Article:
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bahrom7893

  • 4 years ago

Four students place their phones on a desk. Later they each pick up a phone at random. What is the probability that exactly one student gets his/her phone?

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  1. bahrom7893
    • 4 years ago
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    @satellite73 can u help me out.

  2. Arnab09
    • 4 years ago
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    1/4

  3. bahrom7893
    • 4 years ago
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    Arnab that's wrong. The probability that the first student gets his phone is 1/4th. What if the 2nd guy gets the phone. Then one phone is gone.

  4. bahrom7893
    • 4 years ago
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    So the probability that second guy gets it is 1/3

  5. bahrom7893
    • 4 years ago
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    ash, the answer's 1/3

  6. bahrom7893
    • 4 years ago
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    idk how they got it though. Exactly one student gets the phone back.

  7. waqassaddique
    • 4 years ago
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    100 % probability if they are in senses. lol but it ll be 1/24

  8. Arnab09
    • 4 years ago
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    oh sorry, lemme think..

  9. lizaing
    • 4 years ago
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    can someone please help me? x :)

  10. Arnab09
    • 4 years ago
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    yeah, it is coming 1/3 :)

  11. bahrom7893
    • 4 years ago
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    I'm thinking: (1/4) "first student got" + (2nd|Nobody else got theirs)

  12. bahrom7893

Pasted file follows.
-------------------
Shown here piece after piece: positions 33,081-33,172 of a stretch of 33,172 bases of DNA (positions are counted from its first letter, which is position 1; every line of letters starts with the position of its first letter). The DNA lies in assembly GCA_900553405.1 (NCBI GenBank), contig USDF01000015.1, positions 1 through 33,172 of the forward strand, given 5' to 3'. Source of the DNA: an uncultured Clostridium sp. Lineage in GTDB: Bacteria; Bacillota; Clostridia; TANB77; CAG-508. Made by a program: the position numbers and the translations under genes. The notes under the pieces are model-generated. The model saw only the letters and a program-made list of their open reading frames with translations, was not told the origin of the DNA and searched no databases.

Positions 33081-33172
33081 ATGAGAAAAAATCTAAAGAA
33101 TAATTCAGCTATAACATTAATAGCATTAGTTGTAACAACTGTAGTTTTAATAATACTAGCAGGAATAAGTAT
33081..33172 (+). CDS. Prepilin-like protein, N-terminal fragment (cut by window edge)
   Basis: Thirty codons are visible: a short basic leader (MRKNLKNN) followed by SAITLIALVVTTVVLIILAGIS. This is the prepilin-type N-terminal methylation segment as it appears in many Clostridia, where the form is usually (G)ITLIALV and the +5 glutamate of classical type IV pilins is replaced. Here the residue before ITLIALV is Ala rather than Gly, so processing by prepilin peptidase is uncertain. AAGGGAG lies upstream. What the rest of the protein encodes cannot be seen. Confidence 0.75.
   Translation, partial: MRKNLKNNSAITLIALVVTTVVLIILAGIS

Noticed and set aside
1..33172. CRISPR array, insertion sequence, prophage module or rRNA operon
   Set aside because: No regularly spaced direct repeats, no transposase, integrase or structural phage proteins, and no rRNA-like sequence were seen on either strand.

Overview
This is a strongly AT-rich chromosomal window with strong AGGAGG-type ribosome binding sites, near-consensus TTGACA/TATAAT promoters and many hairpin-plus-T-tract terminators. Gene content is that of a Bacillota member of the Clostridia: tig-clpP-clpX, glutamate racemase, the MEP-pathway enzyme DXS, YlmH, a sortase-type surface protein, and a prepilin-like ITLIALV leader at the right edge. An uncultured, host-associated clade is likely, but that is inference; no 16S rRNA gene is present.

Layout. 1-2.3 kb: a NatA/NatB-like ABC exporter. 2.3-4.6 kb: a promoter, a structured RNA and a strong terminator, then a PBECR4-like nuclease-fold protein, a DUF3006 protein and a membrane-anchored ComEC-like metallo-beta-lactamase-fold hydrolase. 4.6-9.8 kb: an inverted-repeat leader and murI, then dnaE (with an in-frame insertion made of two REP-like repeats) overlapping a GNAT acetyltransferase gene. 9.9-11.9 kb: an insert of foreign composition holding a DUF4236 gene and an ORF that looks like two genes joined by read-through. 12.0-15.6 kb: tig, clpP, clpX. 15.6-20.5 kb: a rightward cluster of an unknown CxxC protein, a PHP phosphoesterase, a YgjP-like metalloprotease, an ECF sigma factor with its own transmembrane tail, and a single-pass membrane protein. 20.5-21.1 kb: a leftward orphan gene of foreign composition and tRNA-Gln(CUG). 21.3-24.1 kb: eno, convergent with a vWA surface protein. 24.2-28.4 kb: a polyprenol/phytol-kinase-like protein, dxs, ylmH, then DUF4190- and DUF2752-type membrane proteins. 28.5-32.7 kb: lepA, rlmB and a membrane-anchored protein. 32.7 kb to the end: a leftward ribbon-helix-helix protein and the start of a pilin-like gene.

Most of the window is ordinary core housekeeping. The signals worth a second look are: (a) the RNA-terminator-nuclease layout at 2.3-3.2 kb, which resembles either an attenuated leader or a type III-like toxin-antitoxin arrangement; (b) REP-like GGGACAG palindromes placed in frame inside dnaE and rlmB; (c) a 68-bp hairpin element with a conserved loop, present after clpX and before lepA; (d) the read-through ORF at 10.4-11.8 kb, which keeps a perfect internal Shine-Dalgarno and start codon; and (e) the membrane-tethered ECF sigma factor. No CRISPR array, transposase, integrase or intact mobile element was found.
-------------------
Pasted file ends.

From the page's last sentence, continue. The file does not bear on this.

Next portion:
• 4 years ago
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    and then 3rd got his given nobody else got theirs and then 4th got his, etc..

  13. Arnab09
    • 4 years ago
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    first, pick up a phone at random and give it to the right person. it can be done in 4C1 ways= 4 ways. rest of the 3 are to be deranged, so, D3= 2 ways. so, the condition can be satisfied in total 4*2 ways=8 ways out of 4! ways= 24 ways. so, the probability is 8/24=1/3

  14. Arnab09
    • 4 years ago
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    got it, @ bahrom7893?

  15. bahrom7893
    • 4 years ago
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    what do u mean by deranged? this may be a dumb question, but I've never heard of the term before.

  16. Arnab09
    • 4 years ago
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    u know about derangement?

  17. bahrom7893
    • 4 years ago
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    nope.

  18. Arnab09
    • 4 years ago
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    ok, derangement is a kind of arrangement where no right thing goes to right place..

  19. bahrom7893
    • 4 years ago
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    Ohh ok. What is the formula for derangement?

  20. Arnab09
    • 4 years ago
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    http://en.wikipedia.org/wiki/Derangement

  21. Arnab09
    • 4 years ago
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    there is a general method: Dr= r!(1/2!-1/3!+1/4!-..... upto 1/n!)

  22. Directrix
    • 4 years ago
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    This problem is an updated version of the Secretary's Packet Problem A secretary types four letters to four people and addresses the four envelopes. If she inserts the letters at random, each in a different envelope, what is the probability that exactly three letters will go into the right envelope? http://www.cut-the-knot.org/Probability/IntuitiveProbability.shtml Generalized here: http://www.jstor.org/discover/10.2307/2690041?uid=3739616&uid=2129&uid=2&uid=70&uid=4&uid=3739256&sid=55851236913

  23. Arnab09
    • 4 years ago
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    sorry, last term is 1/r! ^^

  24. bahrom7893
    • 4 years ago
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    kk ty everyone!

  25. Arnab09
    • 4 years ago
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    welcome :)

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